Opinion | Rampant arrests in time of lockdown

As the first month of lockdown draws to a close, large-scale arrests during this time in relation to the February violence in Delhi have eviscerated the fundamental rights of many. In a scenario where courts are effectively shut down, lawyers unable to leave their homes, and the Supreme Court has directed that urgent steps be taken to decongest prisons, it was expected that the police would restrict their powers to arrest persons in cases where it was absolutely unavoidable.

In Delhi, however, according to news reports, senior Home Ministry officials insisted that the police must continue making arrests in riot cases under any circumstance. As lawyers working for many of those affected by the violence in north-east Delhi, we have received dozens of reports of these arrests being made, often in brazen violation of constitutional safeguards.

Without notice

In many cases, the police are detaining people without any notice or information on the grounds of detention and without informing family members. There are cases where family members of suspects were detained for hours as proxies, to threaten and coerce the families to produce the person that the police actually wanted to arrest.

Before the lockdown, on receiving such reports, lawyers could meet those locked up in police stations or file urgent applications in court for protecting fundamental rights. With courts being shut, such urgent legal remedies have been foreclosed, leaving arrestees at the mercy of the police.

Moreover, these illegal practices — starkly unconstitutional in the best of times — vastly amplify public health concerns today. Family members have had to run from one police station to the next in search of their relatives, expanding their level of exposure and that of those around them. Once in jail, family members have no way to monitor the arrestee’s continued health and safety, as the guidelines passed by the Supreme Court to prevent the spread of COVID-19 prohibit the meeting of prisoners with their family members or lawyers.

Due to the lockdown, it is near impossible for lawyers to be present when arrestees are first produced before a magistrate after 24 hours. According to Delhi district court notifications, persons arrested now are no longer produced before courts and are taken directly to temporary courts on jail premises, further hindering access to lawyers.

The importance of legal representation at this stage cannot be overstated — to ensure that the grounds for arrest and FIR are supplied to the arrestee and his/her family, that there is material justifying the arrest and that appropriate applications are filed in case of allegations of custodial violence or illegal actions of the police during interrogation.

While the apex court had directed that courts use videoconferencing facilities to extend the custody of undertrial prisoners, which must happen every 14 days as per law,district courts in Delhi have notified that this will be done by magistrates visiting the jail. Thus, the arrestees are deprived of legal representation to effectively oppose even the extension of their incarceration.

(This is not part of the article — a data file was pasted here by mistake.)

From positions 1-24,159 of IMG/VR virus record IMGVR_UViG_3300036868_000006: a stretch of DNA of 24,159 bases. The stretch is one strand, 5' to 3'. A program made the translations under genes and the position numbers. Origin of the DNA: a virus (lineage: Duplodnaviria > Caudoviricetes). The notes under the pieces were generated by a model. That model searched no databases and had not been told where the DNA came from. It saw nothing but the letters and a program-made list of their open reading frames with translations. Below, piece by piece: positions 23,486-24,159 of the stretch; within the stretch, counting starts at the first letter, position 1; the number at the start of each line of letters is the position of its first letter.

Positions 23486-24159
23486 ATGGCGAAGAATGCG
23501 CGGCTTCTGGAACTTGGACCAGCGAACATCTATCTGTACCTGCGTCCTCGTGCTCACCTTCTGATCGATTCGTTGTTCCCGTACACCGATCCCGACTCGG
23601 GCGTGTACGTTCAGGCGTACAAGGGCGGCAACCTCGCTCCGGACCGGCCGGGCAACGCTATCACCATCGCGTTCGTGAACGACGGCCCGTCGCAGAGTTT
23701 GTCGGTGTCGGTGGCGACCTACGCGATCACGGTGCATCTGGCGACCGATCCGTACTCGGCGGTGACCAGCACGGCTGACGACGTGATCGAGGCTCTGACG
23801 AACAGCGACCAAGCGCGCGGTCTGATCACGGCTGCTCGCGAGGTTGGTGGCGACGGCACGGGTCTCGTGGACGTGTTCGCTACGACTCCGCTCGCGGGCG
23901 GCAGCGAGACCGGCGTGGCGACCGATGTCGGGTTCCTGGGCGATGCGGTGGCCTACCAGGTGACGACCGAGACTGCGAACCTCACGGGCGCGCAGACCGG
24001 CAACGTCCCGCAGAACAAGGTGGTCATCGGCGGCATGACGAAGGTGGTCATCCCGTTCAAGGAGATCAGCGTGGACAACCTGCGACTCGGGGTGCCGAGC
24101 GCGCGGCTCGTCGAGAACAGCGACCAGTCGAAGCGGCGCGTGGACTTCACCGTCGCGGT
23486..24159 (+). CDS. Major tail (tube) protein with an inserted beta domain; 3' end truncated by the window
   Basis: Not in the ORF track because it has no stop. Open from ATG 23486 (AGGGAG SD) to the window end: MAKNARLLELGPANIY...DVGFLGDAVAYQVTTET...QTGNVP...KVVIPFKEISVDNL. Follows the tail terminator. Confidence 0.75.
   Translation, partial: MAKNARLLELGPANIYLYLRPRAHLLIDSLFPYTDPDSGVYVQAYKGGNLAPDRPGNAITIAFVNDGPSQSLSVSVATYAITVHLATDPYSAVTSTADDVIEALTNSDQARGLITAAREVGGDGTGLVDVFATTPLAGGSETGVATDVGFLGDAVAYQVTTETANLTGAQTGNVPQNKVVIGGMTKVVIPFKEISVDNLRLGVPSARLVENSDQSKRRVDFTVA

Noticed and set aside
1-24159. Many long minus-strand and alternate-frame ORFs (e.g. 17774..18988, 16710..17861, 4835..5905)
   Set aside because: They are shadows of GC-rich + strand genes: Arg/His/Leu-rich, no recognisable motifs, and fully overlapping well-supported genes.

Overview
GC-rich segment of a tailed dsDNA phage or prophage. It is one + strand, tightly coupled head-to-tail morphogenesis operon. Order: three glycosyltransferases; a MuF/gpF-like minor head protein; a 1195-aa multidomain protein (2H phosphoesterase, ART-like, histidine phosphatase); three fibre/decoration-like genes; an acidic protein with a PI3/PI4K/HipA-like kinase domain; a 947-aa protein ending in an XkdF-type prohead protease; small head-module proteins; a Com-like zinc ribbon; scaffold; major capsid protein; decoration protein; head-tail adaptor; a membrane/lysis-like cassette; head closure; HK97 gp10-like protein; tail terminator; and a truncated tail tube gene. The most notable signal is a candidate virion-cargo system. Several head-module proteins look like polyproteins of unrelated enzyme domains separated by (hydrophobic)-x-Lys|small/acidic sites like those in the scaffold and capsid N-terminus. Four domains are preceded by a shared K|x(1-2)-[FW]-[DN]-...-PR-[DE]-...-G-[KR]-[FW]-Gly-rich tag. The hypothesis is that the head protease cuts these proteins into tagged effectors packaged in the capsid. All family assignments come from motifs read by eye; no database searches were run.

Till April 20, the Karkardooma District Court having jurisdiction over north-east Delhi had not notified a procedure for videoconferencing of urgent applications, making it impossible to file for bail, or any other application to protect the rights of those arrested.

The right to liberty enshrined in Article 21 of the Constitution guarantees that the state can deprive a person of their liberty only as per the due process of law. Article 22 declares that no person shall be detained in custody without being informed of the grounds of arrest and shall have the right to consult and defend herself with a legal practitioner of choice.

Denying arrestees these rights, and any chance to even argue for their liberty before a court, is a violation that goes to the very core of our fundamental right to life and liberty, rendering it a nullity.

As expressly recognised by the nine-judge Supreme Court bench in the 2017 Puttaswamy case, these rights are inalienable and inherent in us by virtue of our humanity alone — they can never be suspended, even during an emergency. There is nothing in the Home Ministry’s lockdown orders nor notifications under the Epidemic Act, 1897 and the Disaster Management Act, 2005 that could justify this evisceration of these rights.

It is settled law that arrests during investigation are not meant to punish suspects, and must be made with the sole objective of securing the suspect’s presence during trial and ensuring he/she does not tamper with evidence. Since there is little chance of a suspect absconding or tampering with evidence during a lockdown, the threshold for arrest must be raised. Arrests without a strong basis are particularly unconscionable now, when each new arrest adds to already overcrowded jails and puts jail staff and new arrestees at a grave health risk.

(The authors are advocates practising in Delhi)

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Printable version | Jul 30, 2021 3:09:29 AM |

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